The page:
Iceland has close to 5,000km of coastline, and with fishing as main industry for many, many years, it’s not surprising that there are lots of lighthouses to be found. The first Icelandic lighthouse was built in 1878, which is pretty late compared to other countries. Most of Iceland’s lighthouses are still active, even though the use of GPS, VHF radio and other electronics has an impact on the use of lighthouses. Electronics can fail though, so lighthouses are still in use as navigational aid and emergency shelters, and these days several lighthouses also function as exhibition spaces or concert venues. They’re great to visit, to photograph, or to use as wedding location, so check out the following lighthouses in Iceland.
Conveniently located close to Reykjavík, there’s no reason to skip a visit to Grótta lighthouse in Seltjarnarnes. Seltjarnarnes is a small peninsula and town and from Hallgrímskirkja church it’s only about 5km to the tip of the peninsula. Surrounding the lighthouse is popular recreational area, with biking and walking paths, a small geothermal hot tub, and a golf course. It’s a great spot to watch the sunset, in addition to being one of the most popular northern lights viewing spots.
Located in Akranes, an old industrial town about 50km from Reykjavík are two lighthouses, a small older one that is not in use anymore, and a newer one that contains a small museum with information on the lighthouses. It also regularly features art exhibitions, concerts, and guided tours. The view from the top of the lighthouse is outstanding on a nice day, so be sure to check this place out during your stay in Iceland.
The town Garður on Reykjanes peninsula, about 60km from Reykjavík, has two lighthouses, one constructed in 1897 and one in 1944. The older lighthouse was used as a bird observatory between 1962 and 1978 but is not in use anymore. Garðskagi lighthouse is designed by engineer Axel Sveinsson, but over the years it has been repaired and modernised numerous times. The old lighthouse keepers house, dating from 1933, was inhabited until 1979 and is still standing next to the lighthouse. Garðskagi lighthouse is open to visitors as part of the municipal museum of Garður, and in the surroundings of the lighthouses you will find excellent bird-watching spots.
Þrídrangar lighthouse is one of the most isolated lighthouses in the world, located on top of a 40m-high pillar. You can find it just off the coast of the Westman Islands, an archipelago 7.5km south of mainland Iceland. It was built in 1938, without use of helicopters. Three mountaineers from the Westman Islands climbed up the cliff, and the story goes that one of them had to stand on the other’s shoulders to reach the cliff end, as it was too steep to climb. They then made a path using pikes and chains, and constructed a small crane pulley system to hoist up materials. The workers camped on the island while the lighthouse was under construction. Later, a helicopter pad was made, so these days, it’s easier to visit the lighthouse, albeit not entirely without danger, as it’s still located on a narrow islet in the middle of the North Atlantic.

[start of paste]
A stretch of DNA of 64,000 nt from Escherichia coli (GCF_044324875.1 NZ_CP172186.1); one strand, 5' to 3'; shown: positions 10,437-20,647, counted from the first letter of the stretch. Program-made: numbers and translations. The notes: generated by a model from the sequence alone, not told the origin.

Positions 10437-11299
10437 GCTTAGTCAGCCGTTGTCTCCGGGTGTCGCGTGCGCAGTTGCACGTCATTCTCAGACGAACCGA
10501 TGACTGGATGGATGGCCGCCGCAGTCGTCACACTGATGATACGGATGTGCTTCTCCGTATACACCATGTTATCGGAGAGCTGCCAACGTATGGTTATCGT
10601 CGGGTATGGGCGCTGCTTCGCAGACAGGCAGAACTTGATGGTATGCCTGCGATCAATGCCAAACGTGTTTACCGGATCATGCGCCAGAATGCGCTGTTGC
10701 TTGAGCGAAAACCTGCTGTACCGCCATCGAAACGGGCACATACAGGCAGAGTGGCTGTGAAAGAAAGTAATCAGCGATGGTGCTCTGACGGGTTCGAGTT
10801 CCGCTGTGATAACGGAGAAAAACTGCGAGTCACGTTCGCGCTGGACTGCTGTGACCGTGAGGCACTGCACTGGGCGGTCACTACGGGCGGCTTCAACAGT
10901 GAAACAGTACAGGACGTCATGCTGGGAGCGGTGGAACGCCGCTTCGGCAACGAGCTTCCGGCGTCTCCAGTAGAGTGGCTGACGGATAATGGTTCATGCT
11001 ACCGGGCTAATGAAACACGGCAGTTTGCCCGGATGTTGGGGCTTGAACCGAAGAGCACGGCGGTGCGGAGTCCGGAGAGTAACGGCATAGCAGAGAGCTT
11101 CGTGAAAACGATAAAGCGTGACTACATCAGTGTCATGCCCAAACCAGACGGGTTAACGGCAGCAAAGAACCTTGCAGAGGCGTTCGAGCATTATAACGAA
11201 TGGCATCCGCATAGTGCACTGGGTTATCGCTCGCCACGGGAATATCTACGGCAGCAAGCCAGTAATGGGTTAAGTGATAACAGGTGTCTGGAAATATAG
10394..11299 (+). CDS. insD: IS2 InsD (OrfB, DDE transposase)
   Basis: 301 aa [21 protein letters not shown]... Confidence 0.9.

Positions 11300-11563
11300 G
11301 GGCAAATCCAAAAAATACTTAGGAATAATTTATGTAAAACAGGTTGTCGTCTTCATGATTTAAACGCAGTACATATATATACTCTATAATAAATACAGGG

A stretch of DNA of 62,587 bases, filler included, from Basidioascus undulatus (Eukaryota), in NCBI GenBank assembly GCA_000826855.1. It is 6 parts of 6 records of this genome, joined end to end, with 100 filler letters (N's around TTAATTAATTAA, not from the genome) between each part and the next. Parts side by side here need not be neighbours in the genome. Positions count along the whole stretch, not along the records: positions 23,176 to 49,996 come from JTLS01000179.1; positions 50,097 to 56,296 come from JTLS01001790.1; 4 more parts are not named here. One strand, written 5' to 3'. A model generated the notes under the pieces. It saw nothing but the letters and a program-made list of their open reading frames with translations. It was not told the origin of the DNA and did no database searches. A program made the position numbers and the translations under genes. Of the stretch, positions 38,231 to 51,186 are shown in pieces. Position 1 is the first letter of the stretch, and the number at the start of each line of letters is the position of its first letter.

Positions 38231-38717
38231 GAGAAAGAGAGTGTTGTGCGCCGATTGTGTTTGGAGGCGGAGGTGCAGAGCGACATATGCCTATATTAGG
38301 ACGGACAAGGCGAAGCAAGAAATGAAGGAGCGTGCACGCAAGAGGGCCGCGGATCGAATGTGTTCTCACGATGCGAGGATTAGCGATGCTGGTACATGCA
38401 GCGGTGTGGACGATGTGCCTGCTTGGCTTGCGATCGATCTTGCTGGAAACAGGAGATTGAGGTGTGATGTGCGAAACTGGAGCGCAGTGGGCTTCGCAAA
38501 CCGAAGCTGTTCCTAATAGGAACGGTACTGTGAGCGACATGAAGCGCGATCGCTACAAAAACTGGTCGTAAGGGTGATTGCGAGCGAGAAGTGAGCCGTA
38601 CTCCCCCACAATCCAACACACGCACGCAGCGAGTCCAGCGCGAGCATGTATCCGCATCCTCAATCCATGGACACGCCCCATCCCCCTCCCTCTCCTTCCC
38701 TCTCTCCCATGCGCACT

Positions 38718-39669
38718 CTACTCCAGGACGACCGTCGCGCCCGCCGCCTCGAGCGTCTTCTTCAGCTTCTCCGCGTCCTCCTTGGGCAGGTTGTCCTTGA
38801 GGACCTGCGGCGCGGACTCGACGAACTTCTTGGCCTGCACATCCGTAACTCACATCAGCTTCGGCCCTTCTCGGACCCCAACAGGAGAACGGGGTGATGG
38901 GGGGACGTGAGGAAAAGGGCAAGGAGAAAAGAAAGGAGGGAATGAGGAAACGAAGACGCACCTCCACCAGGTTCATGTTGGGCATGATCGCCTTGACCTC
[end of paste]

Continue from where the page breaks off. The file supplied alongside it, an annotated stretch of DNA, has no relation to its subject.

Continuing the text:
The lighthouse at Dyrhólaey in South Iceland is probably Iceland’s best-known lighthouse, located close to the popular black beach and basalt columns of Reynisfjara, and on top of the arched promontory Dyrholaey. The cute red-and-white lighthouse stands in the middle of a nature preserve, and the area is closed during bird nesting season in May and June. When the area is accessible, you can go on a nice hike down from the beach up to the lighthouse, which will also give you an amazing view over the area.
Mjóifjörður, a very small village in East Iceland, used to be the location of Iceland’s first lighthouse. Construction of the lighthouse started in 1895, but it has been inactive since 1917. In 1959, a new bright-yellow lighthouse was built, approximately 100m from the old lighthouse. The new lighthouse is still active, and between June and October, ferry Norröna passes the lighthouse every week as it arrives in Seyðisfjörður from Denmark. Even though the tower is closed, the site can be visited. A rough and narrow trail along the northern coast of Mjóifjörður takes you to Dalatangi. On route you will see waterfalls and steep cliffs, so it’s not for those with a fear of heights. At the end of the road, you will see the lighthouse and a farm.